This is a publicity still of Grant as Matt Howard in the 1940 historical drama The Howards of Virginia. Not the best look for Grant and he knows it. If you have seen the film, it is obvious that he is not incredibly comfortable in the role.
Thankfully Grant only made one other historical drama after Howards: the steaming pile The Pride and the Passion. One cannot fault him for taking the role, especially with the great Stanley Kramer as director, close friend Frank Sinatra as a costar, and his lover Sophia Loren as the leading lady. Sexytime aside, this is not a good look for our modern man.
The Hitchcock Era For many people, the iconic Cary Grant consists of a combination of Johnny Aysgarth, T.R. Devlin, John Robie, and Roger Thornhill. These four identities make up what we know as the quintessential Hitchcock leading man.
In Hitchcock’s Notorious, Grant’s character Devlin may be troubled, but he always looks like a million bucks. Even faced with great peril, his suiting is perfect. One important thing to note: while Grant’s clothing is immaculate, it never overshadows him. He wears the clothes, the clothes do not wear him. They are merely an extension of his personality and his character’s personality.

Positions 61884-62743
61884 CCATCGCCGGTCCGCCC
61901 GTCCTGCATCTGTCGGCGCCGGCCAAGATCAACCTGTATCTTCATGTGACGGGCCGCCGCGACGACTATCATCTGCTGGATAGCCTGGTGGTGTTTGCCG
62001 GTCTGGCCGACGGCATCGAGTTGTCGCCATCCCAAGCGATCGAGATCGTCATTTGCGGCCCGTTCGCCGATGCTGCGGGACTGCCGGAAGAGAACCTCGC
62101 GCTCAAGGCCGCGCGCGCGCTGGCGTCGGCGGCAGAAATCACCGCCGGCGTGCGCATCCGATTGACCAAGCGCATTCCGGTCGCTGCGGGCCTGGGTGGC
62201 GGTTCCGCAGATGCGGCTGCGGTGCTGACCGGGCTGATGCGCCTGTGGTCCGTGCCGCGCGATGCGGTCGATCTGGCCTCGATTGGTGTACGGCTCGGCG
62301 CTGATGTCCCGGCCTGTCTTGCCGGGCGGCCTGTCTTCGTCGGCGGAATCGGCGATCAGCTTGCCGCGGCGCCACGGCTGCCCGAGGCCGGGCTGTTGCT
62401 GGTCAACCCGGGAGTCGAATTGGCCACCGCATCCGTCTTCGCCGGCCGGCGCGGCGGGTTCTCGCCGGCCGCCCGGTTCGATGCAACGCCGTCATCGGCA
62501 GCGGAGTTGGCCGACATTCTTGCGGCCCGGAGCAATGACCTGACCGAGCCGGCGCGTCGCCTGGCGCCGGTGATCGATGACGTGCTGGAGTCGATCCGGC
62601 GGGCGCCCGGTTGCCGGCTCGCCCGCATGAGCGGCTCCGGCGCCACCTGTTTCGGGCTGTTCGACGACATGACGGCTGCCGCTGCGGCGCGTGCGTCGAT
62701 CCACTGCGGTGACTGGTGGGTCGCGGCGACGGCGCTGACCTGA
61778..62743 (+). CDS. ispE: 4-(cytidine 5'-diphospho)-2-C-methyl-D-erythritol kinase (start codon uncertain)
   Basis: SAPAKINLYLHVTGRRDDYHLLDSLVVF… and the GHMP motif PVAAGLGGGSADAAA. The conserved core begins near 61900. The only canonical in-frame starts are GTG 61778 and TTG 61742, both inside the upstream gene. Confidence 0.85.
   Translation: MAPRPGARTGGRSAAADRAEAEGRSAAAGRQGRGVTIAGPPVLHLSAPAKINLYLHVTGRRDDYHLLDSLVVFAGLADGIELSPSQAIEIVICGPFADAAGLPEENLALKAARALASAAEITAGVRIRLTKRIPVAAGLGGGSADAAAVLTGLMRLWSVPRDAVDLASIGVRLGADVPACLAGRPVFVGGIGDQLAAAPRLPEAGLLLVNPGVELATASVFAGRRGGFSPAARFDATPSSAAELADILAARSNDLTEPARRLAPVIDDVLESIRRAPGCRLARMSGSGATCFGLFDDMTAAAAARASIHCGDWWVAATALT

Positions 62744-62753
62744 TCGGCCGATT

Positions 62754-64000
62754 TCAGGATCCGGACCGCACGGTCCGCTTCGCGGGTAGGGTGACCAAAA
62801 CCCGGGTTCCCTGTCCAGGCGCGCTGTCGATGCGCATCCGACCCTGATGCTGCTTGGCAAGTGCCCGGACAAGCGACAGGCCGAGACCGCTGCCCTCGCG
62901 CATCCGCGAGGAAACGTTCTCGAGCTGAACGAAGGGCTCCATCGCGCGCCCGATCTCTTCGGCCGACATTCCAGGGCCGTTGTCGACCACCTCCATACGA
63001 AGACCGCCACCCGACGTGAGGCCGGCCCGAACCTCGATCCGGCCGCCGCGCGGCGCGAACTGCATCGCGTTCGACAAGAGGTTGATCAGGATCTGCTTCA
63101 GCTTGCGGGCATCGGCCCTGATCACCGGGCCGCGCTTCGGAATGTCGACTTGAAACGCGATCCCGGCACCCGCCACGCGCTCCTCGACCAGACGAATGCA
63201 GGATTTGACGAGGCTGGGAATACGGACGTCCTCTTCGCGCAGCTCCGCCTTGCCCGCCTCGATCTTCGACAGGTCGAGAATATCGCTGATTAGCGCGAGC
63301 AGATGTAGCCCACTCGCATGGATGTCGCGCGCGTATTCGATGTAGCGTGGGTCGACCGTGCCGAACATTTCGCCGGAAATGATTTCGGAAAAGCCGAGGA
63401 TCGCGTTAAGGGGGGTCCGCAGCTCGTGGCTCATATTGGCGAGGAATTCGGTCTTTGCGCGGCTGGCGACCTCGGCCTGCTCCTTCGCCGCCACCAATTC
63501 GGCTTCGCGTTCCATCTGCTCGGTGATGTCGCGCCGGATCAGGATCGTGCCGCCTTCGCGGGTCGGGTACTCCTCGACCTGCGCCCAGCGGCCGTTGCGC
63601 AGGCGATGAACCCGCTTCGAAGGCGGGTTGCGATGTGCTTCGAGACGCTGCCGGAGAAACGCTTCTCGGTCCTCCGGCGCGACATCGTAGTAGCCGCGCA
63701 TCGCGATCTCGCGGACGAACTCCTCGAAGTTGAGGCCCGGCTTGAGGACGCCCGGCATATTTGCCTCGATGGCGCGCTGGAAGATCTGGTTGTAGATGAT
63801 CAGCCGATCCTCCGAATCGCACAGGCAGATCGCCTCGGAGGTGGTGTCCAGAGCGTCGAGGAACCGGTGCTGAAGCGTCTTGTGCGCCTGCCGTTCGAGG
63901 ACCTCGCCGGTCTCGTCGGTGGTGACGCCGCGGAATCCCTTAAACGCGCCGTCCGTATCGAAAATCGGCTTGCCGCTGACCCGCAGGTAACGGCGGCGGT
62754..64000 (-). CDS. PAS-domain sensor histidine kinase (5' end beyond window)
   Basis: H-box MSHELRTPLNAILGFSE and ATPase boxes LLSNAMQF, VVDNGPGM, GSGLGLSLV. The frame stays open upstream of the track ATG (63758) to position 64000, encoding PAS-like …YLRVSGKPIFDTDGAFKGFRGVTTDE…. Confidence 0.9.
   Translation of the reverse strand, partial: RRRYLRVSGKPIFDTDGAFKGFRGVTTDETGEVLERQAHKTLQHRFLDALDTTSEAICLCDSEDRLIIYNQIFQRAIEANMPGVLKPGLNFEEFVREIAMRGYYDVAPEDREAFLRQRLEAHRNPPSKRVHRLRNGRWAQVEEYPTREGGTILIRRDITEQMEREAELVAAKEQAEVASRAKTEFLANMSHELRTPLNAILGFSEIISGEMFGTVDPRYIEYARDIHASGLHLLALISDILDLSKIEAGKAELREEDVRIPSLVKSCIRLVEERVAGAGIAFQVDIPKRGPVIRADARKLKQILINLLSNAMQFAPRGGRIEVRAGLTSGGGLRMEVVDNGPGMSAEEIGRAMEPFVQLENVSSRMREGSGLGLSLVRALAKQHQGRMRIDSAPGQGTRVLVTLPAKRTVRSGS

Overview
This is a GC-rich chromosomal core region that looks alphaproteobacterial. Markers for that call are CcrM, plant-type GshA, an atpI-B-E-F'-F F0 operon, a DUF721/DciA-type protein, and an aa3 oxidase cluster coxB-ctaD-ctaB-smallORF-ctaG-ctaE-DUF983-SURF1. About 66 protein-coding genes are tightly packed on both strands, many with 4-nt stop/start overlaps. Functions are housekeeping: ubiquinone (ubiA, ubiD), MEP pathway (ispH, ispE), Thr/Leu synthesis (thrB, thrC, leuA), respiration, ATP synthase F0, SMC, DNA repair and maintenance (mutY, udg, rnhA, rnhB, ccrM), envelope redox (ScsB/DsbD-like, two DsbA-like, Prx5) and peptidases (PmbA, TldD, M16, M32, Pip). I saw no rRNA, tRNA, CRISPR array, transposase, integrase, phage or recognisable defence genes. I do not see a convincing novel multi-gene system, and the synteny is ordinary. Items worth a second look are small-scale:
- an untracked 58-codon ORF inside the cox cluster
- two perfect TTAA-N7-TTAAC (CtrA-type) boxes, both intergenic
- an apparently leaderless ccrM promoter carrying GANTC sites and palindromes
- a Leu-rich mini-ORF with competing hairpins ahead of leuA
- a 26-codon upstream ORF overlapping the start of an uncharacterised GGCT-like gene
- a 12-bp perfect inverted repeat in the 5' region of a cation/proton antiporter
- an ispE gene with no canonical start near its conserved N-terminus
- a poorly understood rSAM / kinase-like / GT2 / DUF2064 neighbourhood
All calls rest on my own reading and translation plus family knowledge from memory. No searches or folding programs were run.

This is one of the few times we see Grant without neckwear. Although he is tie-less, Grant’s neck does not look large because of his patterned jacket. He’s also got on his angry face because his lady has lots of “playmates.”
The pinstripe suit that Grant wears at the end of Notorious is my favorite of the whole film. It gives him the appearance of being taller which is important for the impending showdown with Sebastian (Claude Rains) on that infamous staircase. I also love how Alicia (Ingrid Bergman) is grabbing onto the lapel.
When filming the 1952 thriller To Catch a Thief, Hitchcock trusted Grant to select his wardrobe. Above is an example of one of the ensembles: A simple striped pullover with foulard neckerchief, a look that inspired a fashion trend in the 1950s and today ranks as one of Grant’s most iconic looks.
This is one of my all time favorite shots of Grant. This outfit is so simple and sophisticated. Again, he uses the neckerchief as an accessory. Any man who dresses like this on a beach day is doing everything right. No wonder Frances (Grace Kelly) is so eager in her pursuit.
The grey suit. It still influences men’s fashion to this day. The color and cut of the suit is incredibly flattering on Grant’s body. He looked taller and leaner and the color brought out the silver in his hair. After almost driving off a rocky cliff, murder at the U.N., a one night stand on a train, and running from a rogue bi-plane, the grey suit needs only to be sponged and pressed.
In real life, Grant’s style was a combination of all his characters, especially those he played for Hitchcock. Once he was an established star, he brought his own style with him in the roles he played. This is an example of his head to toe perfection. Everyone wants to be him or be with him.